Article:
Former Labour MP Tam Dalyell, known for his determined harrying of Margaret Thatcher over the sinking of the General Belgrano during the Falklands War, has died aged 84.
A family statement said the parliamentary veteran, who spent 43 years as an MP, died after a short illness.
Labour leader Jeremy Corbyn led tributes, describing him as a “titan of parliamentary scrutiny”, while Scottish First Minister Nicola Sturgeon said he was a “real giant” of Scottish politics.
An Old Etonian who inherited a baronetcy, although he never used the title, Mr Dalyell made an unlikely Labour leftwinger.
First elected as MP for West Lothian in Scotland in 1962, he made a name for himself for his dogged pursuit of a series of often unfashionable causes in which he passionately believed.
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Over the years, his tenacious questioning made him a thorn in the side of successive prime ministers, both Labour and Conservative.
A fervent opponent of Scottish devolution, his famous constitutional challenge – why should Scottish MPs at Westminster be able to vote on English matters when English MPs would be unable to vote on Scottish issues – became known as the “West Lothian question”.
He was a frequent critic of Britain’s military interventions overseas. One of his first campaigns was against Labour prime minister Harold Wilson’s plans to hand over a coral atoll in the Indian Ocean to the United States to use as an airstrip.
A supporter of the Troops Out campaign in Northern Ireland, he branded Tony Blair a war criminal over the invasion of Iraq.
He was most famous however for his remorseless harrying of Mrs Thatcher over the sinking of the Argentine warship General Belgrano, and was twice expelled from the Commons chamber for calling her a liar.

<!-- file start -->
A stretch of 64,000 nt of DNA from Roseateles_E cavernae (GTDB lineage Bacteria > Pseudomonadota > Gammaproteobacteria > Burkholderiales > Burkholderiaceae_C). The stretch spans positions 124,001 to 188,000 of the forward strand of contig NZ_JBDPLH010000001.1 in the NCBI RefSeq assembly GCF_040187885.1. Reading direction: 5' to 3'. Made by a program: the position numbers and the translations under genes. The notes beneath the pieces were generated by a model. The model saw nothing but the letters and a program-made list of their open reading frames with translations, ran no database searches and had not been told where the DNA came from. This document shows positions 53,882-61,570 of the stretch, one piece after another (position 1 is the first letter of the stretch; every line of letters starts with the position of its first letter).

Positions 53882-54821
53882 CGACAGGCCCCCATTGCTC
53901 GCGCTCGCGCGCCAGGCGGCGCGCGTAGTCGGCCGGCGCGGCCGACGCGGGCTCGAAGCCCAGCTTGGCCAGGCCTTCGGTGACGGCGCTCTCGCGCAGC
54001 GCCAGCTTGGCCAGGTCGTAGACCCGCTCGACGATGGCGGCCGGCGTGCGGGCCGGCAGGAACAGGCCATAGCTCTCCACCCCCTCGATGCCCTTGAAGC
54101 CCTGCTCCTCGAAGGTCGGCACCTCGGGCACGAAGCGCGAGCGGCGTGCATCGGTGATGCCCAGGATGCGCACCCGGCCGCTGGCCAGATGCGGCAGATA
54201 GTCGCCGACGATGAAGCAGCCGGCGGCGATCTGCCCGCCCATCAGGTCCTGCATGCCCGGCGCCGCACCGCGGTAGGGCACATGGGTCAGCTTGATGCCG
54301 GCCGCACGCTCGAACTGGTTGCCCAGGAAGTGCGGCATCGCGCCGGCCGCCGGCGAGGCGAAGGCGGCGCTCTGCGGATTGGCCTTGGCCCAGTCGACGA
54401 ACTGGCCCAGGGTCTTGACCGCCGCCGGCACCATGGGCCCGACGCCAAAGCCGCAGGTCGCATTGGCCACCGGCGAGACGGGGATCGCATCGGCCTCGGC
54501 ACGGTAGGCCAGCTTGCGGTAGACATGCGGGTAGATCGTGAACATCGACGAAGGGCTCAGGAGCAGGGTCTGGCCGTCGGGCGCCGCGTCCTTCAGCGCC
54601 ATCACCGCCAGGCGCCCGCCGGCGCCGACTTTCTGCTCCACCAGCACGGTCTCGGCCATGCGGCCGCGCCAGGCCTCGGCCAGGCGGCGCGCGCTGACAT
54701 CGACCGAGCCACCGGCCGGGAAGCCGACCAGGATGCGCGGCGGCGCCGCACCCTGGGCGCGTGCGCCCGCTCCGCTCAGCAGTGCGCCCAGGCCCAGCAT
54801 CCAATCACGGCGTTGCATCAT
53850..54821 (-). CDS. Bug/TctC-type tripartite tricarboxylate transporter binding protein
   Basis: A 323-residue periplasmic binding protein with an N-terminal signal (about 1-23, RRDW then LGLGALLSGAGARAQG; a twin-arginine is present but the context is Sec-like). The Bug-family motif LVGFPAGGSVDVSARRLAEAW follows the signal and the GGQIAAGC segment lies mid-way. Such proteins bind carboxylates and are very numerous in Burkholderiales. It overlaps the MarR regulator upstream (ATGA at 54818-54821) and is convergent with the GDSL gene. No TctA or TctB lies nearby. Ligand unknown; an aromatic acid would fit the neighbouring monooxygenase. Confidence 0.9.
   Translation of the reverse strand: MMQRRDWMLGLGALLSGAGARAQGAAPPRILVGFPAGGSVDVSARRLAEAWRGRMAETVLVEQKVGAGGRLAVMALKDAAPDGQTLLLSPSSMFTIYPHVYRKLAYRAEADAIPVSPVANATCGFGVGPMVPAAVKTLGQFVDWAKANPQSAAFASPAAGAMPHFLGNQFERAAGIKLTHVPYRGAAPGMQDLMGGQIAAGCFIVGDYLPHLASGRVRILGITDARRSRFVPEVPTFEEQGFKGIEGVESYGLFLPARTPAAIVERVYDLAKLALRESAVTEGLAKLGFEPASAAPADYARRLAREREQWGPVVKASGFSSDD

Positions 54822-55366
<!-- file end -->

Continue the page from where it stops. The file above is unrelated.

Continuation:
There were tributes from across the political spectrum, with Ms Sturgeon describing him as “a real giant of Scottish politics”, while Scottish Conservative leader Ruth Davidson said he was “unique – thoughtful, gracious, dignified and utterly tenacious”.
Mr Corbyn said Mr Dalyell had been “fearless in pursuit of the truth”, fighting to expose official wrongdoing and cover-ups – from the miners’ strike to Iraq.
“The title of his autobiography summed Tam up to a tee: The Importance Of Being Awkward,” he said.
“But he was much more than that. Tam was an outstanding parliamentarian, a socialist and internationalist, and a champion of the underdog, here and abroad.”
Shadow chancellor John McDonnell said he was “a fine socialist and a parliamentarian of the first order”.
“He was a man of absolute principle, determined to speak truth to power and hold government to democratic account,” he said.
His family said in a statement: “Tam Dalyell devoted his life to public service in Scotland, in the UK, and beyond. He made an enormous contribution in many spheres.”
Former prime minister Gordon Brown said: “For four decades Tam Dalyell was one of the truly great characters of Scottish political life. He was a leader – widely respected and admired for his insight, his integrity and his eloquence.”
Linlithgow MSP Fiona Hyslop said: “I am so sorry to hear of the passing of Tam Dalyell – a remarkable political force whose sharp intellect and tenacity commanded respect both nationally and in his former West Lothian constituency.
“While his politics were anti-establishment, he was truly an institution in Scottish politics.
“Visiting him at the House of the Binns in recent years, I enjoyed our stimulating historical and political discussions.
“Tam Dalyell will be sorely missed by all who knew him and my thoughts are with Kathleen and his family at this sad time.”